PARIS -- Since Gen. De Gaulle, France's posture towards the United States can be summed up in the familiar expression, "Friend, ally, non-aligned." A source of French pride and American distrust, the formula has haunted France's stormy relationship with NATO, and served as the geopolitical expression of l'exception française, France's cultural identity of exceptionalism. Thus, President Sarkozy's proposal to formally reintegrate into the NATO command structure has been the subject of much scrutiny and debate.

France's Strategic Posture: NATO Reintegration and European Defense

By , , Briefing

Part I: Series Introduction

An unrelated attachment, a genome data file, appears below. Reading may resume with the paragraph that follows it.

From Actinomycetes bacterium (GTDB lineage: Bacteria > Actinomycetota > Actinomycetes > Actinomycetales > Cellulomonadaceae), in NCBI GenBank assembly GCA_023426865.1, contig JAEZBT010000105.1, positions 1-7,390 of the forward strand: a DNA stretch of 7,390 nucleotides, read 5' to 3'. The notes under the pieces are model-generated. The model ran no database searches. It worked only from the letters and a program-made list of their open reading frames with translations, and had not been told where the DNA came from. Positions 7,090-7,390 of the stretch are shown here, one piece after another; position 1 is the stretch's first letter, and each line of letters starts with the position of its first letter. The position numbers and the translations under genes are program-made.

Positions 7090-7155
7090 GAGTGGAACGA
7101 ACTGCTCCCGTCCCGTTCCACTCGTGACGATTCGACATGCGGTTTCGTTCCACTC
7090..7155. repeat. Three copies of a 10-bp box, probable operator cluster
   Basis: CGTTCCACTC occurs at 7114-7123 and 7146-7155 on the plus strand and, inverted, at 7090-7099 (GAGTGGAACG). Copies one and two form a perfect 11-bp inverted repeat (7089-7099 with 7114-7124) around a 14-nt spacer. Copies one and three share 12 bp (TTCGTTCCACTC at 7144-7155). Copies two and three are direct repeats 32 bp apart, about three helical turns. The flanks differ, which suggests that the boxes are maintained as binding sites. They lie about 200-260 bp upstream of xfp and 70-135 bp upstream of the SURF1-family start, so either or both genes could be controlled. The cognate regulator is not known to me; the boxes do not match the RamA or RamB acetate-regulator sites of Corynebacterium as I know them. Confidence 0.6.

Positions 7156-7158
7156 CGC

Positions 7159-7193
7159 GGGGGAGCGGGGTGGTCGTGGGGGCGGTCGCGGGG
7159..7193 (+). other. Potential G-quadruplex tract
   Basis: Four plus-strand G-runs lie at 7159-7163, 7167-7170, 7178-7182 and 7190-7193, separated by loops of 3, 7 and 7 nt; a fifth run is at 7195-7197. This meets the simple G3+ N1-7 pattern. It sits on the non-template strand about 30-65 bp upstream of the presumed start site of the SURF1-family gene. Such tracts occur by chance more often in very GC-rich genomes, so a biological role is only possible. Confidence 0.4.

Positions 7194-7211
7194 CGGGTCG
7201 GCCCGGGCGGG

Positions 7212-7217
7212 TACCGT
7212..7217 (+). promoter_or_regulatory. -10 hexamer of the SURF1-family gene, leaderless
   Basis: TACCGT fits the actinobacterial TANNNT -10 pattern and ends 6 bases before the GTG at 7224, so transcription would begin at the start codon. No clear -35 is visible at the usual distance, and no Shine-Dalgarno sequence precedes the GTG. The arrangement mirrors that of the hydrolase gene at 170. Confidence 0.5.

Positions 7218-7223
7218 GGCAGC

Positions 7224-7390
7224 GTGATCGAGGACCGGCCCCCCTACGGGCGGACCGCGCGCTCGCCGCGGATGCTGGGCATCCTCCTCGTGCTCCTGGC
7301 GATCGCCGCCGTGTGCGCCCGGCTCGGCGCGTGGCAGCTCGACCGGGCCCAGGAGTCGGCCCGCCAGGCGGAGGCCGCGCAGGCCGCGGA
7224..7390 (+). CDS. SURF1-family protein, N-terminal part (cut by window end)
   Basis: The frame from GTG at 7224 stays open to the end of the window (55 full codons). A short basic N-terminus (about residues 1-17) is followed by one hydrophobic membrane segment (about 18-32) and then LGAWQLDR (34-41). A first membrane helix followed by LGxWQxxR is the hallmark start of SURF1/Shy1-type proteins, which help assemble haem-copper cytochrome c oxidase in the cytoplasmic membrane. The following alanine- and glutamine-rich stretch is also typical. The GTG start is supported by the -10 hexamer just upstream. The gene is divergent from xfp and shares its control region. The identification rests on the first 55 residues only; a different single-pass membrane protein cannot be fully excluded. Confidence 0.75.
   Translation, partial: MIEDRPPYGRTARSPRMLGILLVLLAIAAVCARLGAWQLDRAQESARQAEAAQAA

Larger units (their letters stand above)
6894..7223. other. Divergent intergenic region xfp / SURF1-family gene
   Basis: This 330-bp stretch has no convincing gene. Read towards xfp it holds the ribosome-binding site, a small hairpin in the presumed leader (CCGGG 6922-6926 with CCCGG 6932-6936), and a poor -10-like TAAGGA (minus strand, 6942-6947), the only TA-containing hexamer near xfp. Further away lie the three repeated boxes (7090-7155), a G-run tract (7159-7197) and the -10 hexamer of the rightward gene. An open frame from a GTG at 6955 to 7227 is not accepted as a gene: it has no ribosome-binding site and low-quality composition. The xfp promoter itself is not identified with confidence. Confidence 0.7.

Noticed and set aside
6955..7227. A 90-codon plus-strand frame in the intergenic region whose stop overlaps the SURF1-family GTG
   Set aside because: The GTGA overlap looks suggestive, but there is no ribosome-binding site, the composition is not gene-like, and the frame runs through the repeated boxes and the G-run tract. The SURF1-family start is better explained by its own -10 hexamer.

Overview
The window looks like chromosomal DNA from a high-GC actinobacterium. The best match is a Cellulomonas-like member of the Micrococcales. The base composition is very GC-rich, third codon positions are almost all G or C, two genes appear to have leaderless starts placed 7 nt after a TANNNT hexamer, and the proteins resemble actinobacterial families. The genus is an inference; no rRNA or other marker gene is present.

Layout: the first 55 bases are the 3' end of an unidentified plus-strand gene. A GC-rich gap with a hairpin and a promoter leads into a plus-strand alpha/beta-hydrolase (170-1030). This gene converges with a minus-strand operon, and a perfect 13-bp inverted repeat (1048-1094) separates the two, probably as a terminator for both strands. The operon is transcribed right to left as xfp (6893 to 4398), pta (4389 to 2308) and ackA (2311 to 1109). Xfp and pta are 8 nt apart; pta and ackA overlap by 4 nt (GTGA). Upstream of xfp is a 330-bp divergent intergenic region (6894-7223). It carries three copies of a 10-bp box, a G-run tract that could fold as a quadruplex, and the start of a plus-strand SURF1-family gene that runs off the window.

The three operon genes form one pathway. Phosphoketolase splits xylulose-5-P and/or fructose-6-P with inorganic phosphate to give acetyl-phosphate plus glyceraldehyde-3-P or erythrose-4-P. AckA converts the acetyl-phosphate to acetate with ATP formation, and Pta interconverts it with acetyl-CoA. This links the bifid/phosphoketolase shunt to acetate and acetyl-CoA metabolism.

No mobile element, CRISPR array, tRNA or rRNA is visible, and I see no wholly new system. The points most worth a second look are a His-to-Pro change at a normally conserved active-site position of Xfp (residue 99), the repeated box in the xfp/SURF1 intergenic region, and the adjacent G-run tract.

PARIS -- Since the time of Gen. De Gaulle, France's posture towards the United States can be summed up in the familiar expression, "Friend, ally, non-aligned." A source of French pride and American distrust, the formula has haunted France's historically stormy relationship with NATO, and served as the geopolitical expression of l'exception française, France's cultural identity of exceptionalism. It took on added significance since the emergence of the European Union, of which France was and remains a driving force. The need to balance its two principle relationships -- one a strategic alliance with political implications, the other a political project with strategic implications -- while still maintaining its autonomy to act in its own interests when necessary can be found at the heart of the French foreign policy debate. While no one seriously advocates one pole of the spectrum to the exclusion of the other, the eternal question remains the right dose of each. Which explains why President Sarkozy's proposal to formally reintegrate into the NATO command structure has been the subject of such scrutiny, discussion and debate. ...

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